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Poem by William Lisle Bowles

St. Michaels Mount

WHILE summer airs scarce breathe along the tide,
Oft pausing, up the mountains scraggy side
We climb, how beautiful, how still, how clear
The scenes that stretch around! The rocks that rear
Their shapes in rich fantastic colors dressed,
The hill-tops where the softest shadows rest,
The long-retiring bay, the level sand,
The fading sea-line and the farthest land,
That seems, as low it lessens from the eye,
To steal away beneath the cloudless sky!
  But yesterday the misty morn was spread
In dreariness on the bleak mountains head;
No glittering prospect from the upland smiled,
The driving squall came dark, the sea heaved wild,
And, lost and lonely, the wayfarer sighed,
Wet with the hoar spray of the flashing tide.
How changed is now the circling scene! The deep
Stirs not; the glancing roofs and white towers peep
Along the margin of the lucid bay;
The sails descried far in the offing gray
Hang motionless, and the pale headlands height
Is touched as with sweet gleams of fairy light!
  O, lives there on earths busy stirring scene,
Whom natures tranquil charms, her airs serene,
Her seas, her skies, her sunbeams, fail to move	
With stealing tenderness and grateful love!
Go, thankless man, to miserys care,behold
Captivity stretched in her dungeon cold!
Or think on those who, in yon dreary mine
Sunk fathoms deep beneath the rolling brine,
From year to year amid the lurid shade,
Oer-wearied ply their melancholy trade;
That thou mayst bless the glorious sun, and hail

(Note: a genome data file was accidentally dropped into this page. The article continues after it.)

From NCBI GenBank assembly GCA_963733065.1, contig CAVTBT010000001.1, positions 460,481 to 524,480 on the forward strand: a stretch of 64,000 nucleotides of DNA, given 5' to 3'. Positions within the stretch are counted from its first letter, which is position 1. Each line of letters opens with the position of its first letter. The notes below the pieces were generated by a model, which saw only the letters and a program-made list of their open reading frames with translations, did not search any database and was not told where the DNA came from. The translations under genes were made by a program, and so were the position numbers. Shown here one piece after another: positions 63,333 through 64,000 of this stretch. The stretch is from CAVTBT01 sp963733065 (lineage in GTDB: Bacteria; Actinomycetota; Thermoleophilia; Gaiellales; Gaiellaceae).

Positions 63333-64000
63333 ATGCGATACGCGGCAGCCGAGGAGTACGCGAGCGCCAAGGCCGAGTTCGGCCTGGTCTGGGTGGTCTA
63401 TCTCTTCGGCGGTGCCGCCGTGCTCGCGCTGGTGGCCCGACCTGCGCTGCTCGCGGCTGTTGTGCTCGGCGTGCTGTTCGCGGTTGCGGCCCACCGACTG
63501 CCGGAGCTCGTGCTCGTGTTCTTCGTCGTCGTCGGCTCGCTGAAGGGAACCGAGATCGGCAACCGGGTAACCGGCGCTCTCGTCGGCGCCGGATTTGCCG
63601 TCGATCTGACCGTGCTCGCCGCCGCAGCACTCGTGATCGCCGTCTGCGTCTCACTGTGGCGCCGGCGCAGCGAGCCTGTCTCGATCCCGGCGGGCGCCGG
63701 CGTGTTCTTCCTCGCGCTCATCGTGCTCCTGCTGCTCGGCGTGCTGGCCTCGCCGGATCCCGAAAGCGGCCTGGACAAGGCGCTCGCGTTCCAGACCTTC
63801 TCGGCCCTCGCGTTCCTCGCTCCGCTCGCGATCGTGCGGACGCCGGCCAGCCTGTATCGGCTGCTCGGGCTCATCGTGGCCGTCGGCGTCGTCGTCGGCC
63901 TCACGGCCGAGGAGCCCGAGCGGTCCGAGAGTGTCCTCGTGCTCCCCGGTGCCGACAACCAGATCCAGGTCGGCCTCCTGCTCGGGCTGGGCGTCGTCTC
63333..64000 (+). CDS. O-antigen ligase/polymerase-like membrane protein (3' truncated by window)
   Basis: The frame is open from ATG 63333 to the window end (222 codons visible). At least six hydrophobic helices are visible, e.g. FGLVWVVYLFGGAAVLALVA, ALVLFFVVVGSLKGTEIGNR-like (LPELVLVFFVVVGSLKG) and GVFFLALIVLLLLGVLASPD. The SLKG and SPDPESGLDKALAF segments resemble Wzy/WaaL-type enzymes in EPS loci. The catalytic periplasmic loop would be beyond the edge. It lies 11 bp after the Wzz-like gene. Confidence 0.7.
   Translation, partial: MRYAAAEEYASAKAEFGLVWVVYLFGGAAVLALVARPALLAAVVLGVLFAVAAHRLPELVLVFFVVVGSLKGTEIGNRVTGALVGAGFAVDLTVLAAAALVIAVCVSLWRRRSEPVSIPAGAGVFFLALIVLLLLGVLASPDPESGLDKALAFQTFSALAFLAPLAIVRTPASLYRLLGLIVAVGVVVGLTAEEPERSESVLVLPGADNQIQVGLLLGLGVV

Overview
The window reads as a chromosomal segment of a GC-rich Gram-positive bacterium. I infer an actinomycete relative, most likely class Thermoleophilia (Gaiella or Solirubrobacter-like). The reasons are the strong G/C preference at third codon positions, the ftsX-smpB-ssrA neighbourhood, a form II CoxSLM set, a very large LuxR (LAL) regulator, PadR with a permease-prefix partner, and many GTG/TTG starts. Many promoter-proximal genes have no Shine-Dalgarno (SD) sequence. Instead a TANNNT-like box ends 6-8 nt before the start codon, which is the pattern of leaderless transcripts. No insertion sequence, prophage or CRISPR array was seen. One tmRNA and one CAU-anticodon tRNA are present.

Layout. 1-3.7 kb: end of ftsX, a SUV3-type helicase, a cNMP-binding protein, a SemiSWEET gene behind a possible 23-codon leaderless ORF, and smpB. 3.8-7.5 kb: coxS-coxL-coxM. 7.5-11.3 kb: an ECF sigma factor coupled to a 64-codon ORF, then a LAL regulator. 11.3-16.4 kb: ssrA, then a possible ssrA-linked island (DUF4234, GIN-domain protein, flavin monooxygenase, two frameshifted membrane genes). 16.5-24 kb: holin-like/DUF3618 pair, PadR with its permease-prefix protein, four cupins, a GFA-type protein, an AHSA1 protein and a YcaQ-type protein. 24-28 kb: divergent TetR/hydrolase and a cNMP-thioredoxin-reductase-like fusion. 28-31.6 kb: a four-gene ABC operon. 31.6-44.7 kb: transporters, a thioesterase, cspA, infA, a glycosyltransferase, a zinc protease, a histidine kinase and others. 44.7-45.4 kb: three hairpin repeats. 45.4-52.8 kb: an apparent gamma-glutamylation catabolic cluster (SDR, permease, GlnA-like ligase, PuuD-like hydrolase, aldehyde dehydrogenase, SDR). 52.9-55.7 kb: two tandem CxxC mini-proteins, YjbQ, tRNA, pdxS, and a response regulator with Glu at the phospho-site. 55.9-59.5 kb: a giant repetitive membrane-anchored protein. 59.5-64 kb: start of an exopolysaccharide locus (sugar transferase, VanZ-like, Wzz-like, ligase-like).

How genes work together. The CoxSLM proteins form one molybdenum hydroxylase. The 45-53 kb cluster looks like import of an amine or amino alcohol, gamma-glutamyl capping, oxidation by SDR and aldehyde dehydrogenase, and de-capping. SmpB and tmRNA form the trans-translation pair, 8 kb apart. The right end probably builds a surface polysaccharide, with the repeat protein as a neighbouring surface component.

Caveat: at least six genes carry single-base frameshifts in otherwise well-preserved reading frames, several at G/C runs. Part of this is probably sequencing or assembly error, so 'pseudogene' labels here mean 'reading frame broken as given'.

Him who with beauty clothed the hill and vale,
Who bent the arch of the high heavens for thee,
And stretched in amplitude the broad blue sea!
Now sunk are all its murmurs; and the air
But moves by fits the bents that here and there
Upshoot in casual spots of faded green;
Here straggling sheep the scanty pasture glean,
Or on the jutting fragments that impend,
Stray fearlessly, and gaze as we ascend.
  Mountain, no pomp of waving woods hast thou,
That deck with varied shade thy hoary brow;
No sunny meadows at thy feet are spread,
No streamlets sparkle oer their pebbly bed!
But thou canst boast thy beauties: ample views
That catch the rapt eye of the pausing Muse;
Headlands around new-lighted; sails and seas,
Now glassy-smooth, now wrinkling to the breeze;
And when the drizzly winter, wrapped in sleet,
Goes by, and winds and rain thy ramparts beat,
Fancy can see thee standing thus aloof,
And frowning, bleak and bare and tempest-proof,
Look as with awful confidence, and brave
The howling hurricane, the dashing wave;
More graceful when the storms dark vapors frown
Than when the summer suns in pomp go down!

William Lisle Bowles

William Lisle Bowles's other poems:
  1. On Leaving Winchester School
  2. Monody Written at Matlock
  3. Lockswell
  4. Return of George the Third to Windsor Castle
  5. Netley Abbey

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